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Protecting Youth at Work: Health, Safety, and Development of Working Children and Adolescents in the United States likely than their middle-class counterparts to earn money illegally in the underground economy (e.g., from theft, drug sales, prostitution) (Wilson, 1987, 1996)—which is more dangerous than legal employment—although this phenomenon cannot be traced in national surveys. Although good employment experiences may be particularly beneficial for disadvantaged youngsters, working may sometimes lead them away from school. For those who are initially less interested or involved in school or whose poor performance in school threatens their self-esteem, working may present an alternative that may become more attractive than maintaining the student role. Tienda and Ahituv (1996), using data from the NLSY, show that an increase in work effort (average weekly hours of work) at 18 years of age has a negative effect on the probability of college enrollment, especially among youth whose mothers did not complete high school. In the High School and Beyond study, only high-risk youth (defined by below-average socioeconomic status, low test scores, and low parental monitoring) were less likely to complete high school if they worked very long hours (more than 29 hours per week in their sophomore year). However, at-risk youth who worked 15 hours or more during their sophomore year in high school also had higher earnings 10 years later (Chaplin and Hannaway, 1996). CONCLUSIONS Whether working has positive or negative consequences for young people is a complex question. Employment is such a multifaceted phenomenon that many factors must be considered, including the broader contexts in which youth work (e.g., urban or rural), the intensity of their work, and the quality of their work experience. Moreover, there are many potential outcomes of employment, some positive and some negative. The conclusions that can be drawn from the scientific literature are limited by the fact that all the studies involve correlational rather than experimental studies. However, researchers will certainly never be able to randomly assign young people to various work conditions, in order to conclusively show whether or not work causes certain outcomes. Well-designed correlational studies with good statistical controls for pre-existing differences among students who work at different intensities, such as those reviewed in this chapter,

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Protecting Youth at Work: Health, Safety, and Development of Working Children and Adolescents in the United States provide the best evidence that is likely ever to be available on the consequences of work during high school. In several studies using NLSY data, long hours of work during high school, particularly during the senior year, have been associated with higher wages and steadier employment for up to 10 years after high school. These apparent economic advantages are accompanied by some decrease in overall educational attainment. If there are long-term economic advantages to working while in school, studies of people beyond their late 20s will have to be conducted. Ruhm (1997) speculates that the strong positive correlation between senior year employment and measures of job status 10 years later make it likely that this economic advantage will persist. Chaplin and Hannaway (1996) also suggest that the earnings advantage may persist for at-risk youngsters. Of concern, however, is that the apparent short-term economic advantages of work experiences during high school are associated with some decrease in overall educational attainment. And, overall educational attainment has been found to be a strong predictor of long-term economic well-being (Angrist and Krueger, 1991; Bureau of the Census, 1993; DiPrete and McManus, 1996). It is possible that students who complete college, particularly those who pursue advanced degrees, could take more than 10 years after high school graduation to reap the economic rewards of their schooling. It will be important to study what happens to these groups of young people as they reach their peak earning years in their 40s and 50s, to ascertain if the benefits of high school employment persist or are overshadowed by reduced educational attainment. In fact, a recent study using econometric modeling techniques (Hotz et al., 1998) found that, once unmeasured differences between subjects were accounted for, the economic advantages to working while in high school disappeared: Students who went to school full-time without working had a much bigger wage advantage at age 27 than those who combined school and work. Looking at the developmental consequences of employment for youth provides substantial evidence that working long hours is not good for them. Many studies show that high-intensity work while in school—generally defined as more than 20 hours per week during the school year—can be deleterious. Long hours of work are associated with increased likelihood that youngsters will engage in prob-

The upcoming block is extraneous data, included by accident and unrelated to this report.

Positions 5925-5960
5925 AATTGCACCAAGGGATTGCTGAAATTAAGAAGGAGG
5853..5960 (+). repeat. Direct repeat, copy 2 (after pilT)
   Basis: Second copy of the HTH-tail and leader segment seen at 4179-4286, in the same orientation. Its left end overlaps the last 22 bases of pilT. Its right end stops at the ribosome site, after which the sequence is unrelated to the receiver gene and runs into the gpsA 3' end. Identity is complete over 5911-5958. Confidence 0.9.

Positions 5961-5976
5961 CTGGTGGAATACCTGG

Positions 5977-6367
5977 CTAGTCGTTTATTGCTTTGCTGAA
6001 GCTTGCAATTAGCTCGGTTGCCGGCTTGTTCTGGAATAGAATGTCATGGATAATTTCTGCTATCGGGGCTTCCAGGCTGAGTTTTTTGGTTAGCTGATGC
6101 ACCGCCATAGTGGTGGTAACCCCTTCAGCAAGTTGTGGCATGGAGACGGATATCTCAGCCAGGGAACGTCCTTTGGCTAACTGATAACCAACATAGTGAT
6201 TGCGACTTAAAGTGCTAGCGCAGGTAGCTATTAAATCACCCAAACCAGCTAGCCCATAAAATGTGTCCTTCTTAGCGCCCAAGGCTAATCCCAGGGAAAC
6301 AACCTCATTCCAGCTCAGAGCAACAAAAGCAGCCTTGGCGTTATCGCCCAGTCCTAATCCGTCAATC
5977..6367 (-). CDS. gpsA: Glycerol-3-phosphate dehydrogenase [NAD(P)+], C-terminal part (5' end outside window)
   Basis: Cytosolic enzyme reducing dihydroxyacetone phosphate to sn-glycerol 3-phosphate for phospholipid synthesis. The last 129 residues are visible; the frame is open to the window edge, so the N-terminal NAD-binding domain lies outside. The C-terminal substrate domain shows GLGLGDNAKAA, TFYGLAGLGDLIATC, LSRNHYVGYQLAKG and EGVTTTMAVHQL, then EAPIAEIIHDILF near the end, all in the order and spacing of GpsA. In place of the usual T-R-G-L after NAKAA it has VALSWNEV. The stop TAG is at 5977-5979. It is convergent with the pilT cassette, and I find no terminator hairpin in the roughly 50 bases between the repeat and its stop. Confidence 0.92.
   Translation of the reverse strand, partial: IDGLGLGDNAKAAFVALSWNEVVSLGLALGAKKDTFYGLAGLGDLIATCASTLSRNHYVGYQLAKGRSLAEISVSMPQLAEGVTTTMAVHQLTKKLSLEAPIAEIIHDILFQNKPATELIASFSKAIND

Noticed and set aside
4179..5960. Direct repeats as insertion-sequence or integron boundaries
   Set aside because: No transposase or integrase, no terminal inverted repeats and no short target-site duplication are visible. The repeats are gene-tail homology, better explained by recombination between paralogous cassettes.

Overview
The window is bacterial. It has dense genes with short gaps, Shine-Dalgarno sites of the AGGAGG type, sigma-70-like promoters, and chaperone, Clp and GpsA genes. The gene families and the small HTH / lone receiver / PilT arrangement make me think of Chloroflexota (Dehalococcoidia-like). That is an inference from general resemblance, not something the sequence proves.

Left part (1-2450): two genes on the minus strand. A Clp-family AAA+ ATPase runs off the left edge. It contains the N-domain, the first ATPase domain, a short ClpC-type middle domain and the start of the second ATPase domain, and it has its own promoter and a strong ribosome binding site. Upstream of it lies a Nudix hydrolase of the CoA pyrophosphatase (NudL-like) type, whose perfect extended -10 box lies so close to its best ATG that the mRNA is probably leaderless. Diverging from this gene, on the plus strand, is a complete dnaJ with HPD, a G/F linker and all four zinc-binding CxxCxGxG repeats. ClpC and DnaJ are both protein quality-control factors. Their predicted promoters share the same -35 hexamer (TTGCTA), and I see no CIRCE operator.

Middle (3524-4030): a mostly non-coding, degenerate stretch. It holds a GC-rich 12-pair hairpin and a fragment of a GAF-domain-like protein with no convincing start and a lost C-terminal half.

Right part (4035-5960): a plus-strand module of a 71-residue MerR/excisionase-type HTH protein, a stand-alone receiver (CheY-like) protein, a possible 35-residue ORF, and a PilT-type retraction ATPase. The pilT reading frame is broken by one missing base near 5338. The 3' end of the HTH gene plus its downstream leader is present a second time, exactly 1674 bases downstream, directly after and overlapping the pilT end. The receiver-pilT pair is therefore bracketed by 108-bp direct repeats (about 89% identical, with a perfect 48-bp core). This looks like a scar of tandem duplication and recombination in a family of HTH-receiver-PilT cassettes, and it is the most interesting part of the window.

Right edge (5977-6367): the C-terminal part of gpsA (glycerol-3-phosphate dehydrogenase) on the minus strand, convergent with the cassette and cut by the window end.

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Protecting Youth at Work: Health, Safety, and Development of Working Children and Adolescents in the United States lem behaviors, including substance use and minor deviance. Long hours of work also are associated with diminished good health habits (e.g., sleep, exercise, and eating breakfast) and decreased time young people spend with their families. Moreover, as noted above, a high level of work during adolescence has been found to be associated with decreased eventual educational attainment. But, employment that is limited in intensity (generally defined as 20 hours per week or less) during high school has been found to promote post-secondary educational attainment. Even those researchers who find economic benefits associated with long hours of work during high school conclude that only light to moderate work should be encouraged (see, for example, Ruhm, 1997:770). Thus, overall, there is considerable evidence that high-intensity work can be deleterious, but that low-to moderate-intensity work can be beneficial. The scientific literature does not allow a precise determination of the number of hours that constitute ''too much" work for young people. Most studies have defined high-intensity work as more than 20 hours per week while school is in session, either for fairly arbitrary reasons or because of how data have been collected. Some studies have found negative outcomes beginning at 15 hours of work per week, and some found positive outcomes for more than 20 hours of work per week. Most studies have focused on the hours that young people work, but there is reason to believe that the quality of work is also important for adolescents' development. Dimensions of work quality, including skill utilization and learning, relations with supervisors, and job-related stressors, have been found to have wide-ranging consequences for personal and vocational development, as well as for adolescents' relationships with parents and peers. In conclusion, the scientific evidence raises fundamental questions about the intensity of work currently permitted for young people as well as the quality of the jobs that are available to them. Good jobs may be particularly important for poor youth, who are less able than middle-class adolescents to find part-time employment and more likely to be employed in low-skilled, hazardous jobs.